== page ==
The LCD Soundsystem leader broke up dance rock's greatest band and made a movie about it - but the party isn't over yet
The new LCD Soundsystem documentary, Shut Up and Play the Hits, shows frontman James Murphy quitting the past decade's greatest dance-rock act for a quieter kind of life – but so far, it hasn't worked out that way. "I've probably worked more in the year since the retirement," says Murphy, who mixed audio from LCD's April 2011 Madison Square Garden farewell show for the film (which hits select theaters on July 18th). He's also been putting in late nights mixing the rest of the concert for future release, recording new songs and DJ'ing around the world. Says Murphy, "It certainly doesn't feel like the band is over."
You're doing a shitty job of retiring.
A very shitty job. But I didn't want to die. I just wanted to, you know, put some closure.
Are you regretting the decision to end the band?
I don't know. I think I'm designed to regret everything. But I like the challenge of saying, "Well, what do I do now?"
Watching the movie, it felt like the question of why you really ended LCD might be unanswerable. Is that possible?
To a certain degree. It was a pretty flexible band. I broke it up for no good reason! But I did feel like the primary motivating force not to do it would be careerist: Like, "Oh, I've done all this work with LCD Soundsystem. It seems stupid to not capitalize on that by keeping the name."
You've been doing lots of DJ gigs — but didn't you end the band partly because you didn't want to travel so much?
It's not the same kind of travel. It's really, really easy. It's like being a businessperson: I'll fly to a place and then I'll eat dinner, and then I'll be like, "Oh, I'm gonna go to the club now, because it's 11." You're traveling like a human being with a job. This is what I do to buy food.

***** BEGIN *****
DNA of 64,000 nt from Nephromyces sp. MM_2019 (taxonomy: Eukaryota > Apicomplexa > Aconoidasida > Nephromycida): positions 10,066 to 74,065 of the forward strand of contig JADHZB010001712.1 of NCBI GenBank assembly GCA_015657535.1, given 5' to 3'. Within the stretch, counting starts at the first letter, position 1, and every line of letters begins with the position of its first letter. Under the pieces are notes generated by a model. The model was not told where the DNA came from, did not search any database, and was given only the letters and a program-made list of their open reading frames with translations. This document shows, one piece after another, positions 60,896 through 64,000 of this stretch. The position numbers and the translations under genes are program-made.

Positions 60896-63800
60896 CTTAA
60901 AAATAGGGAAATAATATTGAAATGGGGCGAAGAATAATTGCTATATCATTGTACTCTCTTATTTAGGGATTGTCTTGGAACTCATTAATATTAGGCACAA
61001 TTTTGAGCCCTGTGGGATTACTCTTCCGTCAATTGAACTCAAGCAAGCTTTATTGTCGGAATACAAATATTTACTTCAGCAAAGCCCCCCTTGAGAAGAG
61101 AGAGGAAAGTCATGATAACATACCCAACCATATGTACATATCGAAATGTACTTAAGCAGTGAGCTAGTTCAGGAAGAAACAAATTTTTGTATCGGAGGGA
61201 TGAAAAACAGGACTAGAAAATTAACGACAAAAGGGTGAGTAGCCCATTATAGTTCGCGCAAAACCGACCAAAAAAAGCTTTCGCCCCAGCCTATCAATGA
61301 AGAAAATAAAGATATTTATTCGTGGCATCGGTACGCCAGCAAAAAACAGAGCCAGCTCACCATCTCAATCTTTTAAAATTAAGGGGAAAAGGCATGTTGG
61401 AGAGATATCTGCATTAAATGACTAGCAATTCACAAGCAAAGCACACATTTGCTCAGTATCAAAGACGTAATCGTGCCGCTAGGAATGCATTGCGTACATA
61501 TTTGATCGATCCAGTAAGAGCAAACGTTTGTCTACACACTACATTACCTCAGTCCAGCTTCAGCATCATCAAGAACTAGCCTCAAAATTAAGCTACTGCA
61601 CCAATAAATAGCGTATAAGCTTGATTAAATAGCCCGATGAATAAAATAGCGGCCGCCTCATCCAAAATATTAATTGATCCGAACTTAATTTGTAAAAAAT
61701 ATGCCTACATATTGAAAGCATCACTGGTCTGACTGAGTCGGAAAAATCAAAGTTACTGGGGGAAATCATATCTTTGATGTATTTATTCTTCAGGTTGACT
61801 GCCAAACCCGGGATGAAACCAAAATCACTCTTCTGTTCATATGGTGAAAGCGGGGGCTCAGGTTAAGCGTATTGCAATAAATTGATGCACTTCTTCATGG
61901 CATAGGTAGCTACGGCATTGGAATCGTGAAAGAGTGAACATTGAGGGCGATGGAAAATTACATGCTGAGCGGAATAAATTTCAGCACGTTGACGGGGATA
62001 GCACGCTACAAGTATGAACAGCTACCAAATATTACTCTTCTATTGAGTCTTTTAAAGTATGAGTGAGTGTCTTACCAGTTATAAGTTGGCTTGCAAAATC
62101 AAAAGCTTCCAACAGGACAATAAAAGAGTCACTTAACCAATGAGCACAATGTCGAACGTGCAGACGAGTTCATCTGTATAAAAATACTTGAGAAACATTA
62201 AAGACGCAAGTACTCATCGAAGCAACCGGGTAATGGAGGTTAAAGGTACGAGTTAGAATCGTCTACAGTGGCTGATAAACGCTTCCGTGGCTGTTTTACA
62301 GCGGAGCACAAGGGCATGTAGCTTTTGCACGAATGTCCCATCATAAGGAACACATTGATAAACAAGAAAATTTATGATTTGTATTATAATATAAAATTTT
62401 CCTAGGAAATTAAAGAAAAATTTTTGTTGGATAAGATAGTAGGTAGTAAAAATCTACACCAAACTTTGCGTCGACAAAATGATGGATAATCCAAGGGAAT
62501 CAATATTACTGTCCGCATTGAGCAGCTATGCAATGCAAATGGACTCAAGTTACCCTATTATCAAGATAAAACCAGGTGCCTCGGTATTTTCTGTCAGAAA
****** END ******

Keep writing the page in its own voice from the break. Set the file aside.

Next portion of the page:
So you still need to work to support yourself?
I know it seems like LCD Soundsystem sold millions and millions of records, but we didn't. I'm not a wealthy person. But I'm OK working. People are so obsessed with, like, "I need to be set forever." It's OK to work!
What do you like about DJ'ing?
DJ'ing is really, really pleasant – it's like having people over and making hors d'oeuvres. I've been working on this block-party style of DJ'ing that's making me really happy. The Staples Singers' cover of Talking Heads' "Slippery People," that's a real block-party jam. It's not me trying to prove anything. It's not like, "All right, we're gonna settle in and go on a journey." It's more like, "Go get a fucking hot dog."
What do you make of the way EDM is taking over pop music?
The U.S. is like a Galapagos for dance music. No one has developed any immunity. But I'm kind of stunned by hip-hop and R&B's embrace of what is essentially early-to-mid-Nineties Euro pop. It sounds exactly like the shit that every American made fun of 15 years ago! Someone writes a song on a piano and then sells it to a pop star, and then they hire some DJ monkey. I'm like, "This is bad and it's old."
How many years before it won't be totally embarrassing to bring back LCD?
Oh, I mean, the idea wasn't really to end being LCD in any form. Like, my friend's making a film, and there's a particular cover song that he wants us to get together and play. We'll call it LCD Soundsystem. Who cares?
Wait, what? You're recording a new song right now as LCD Soundsystem?
I can do whatever I want. Tomorrow I could say, "I have a new trance-pop act called LCD Soundsystem," featuring some pop star. But no. I'm not planning on doing that.
This story is from the July 5th, 2012 issue of Rolling Stone.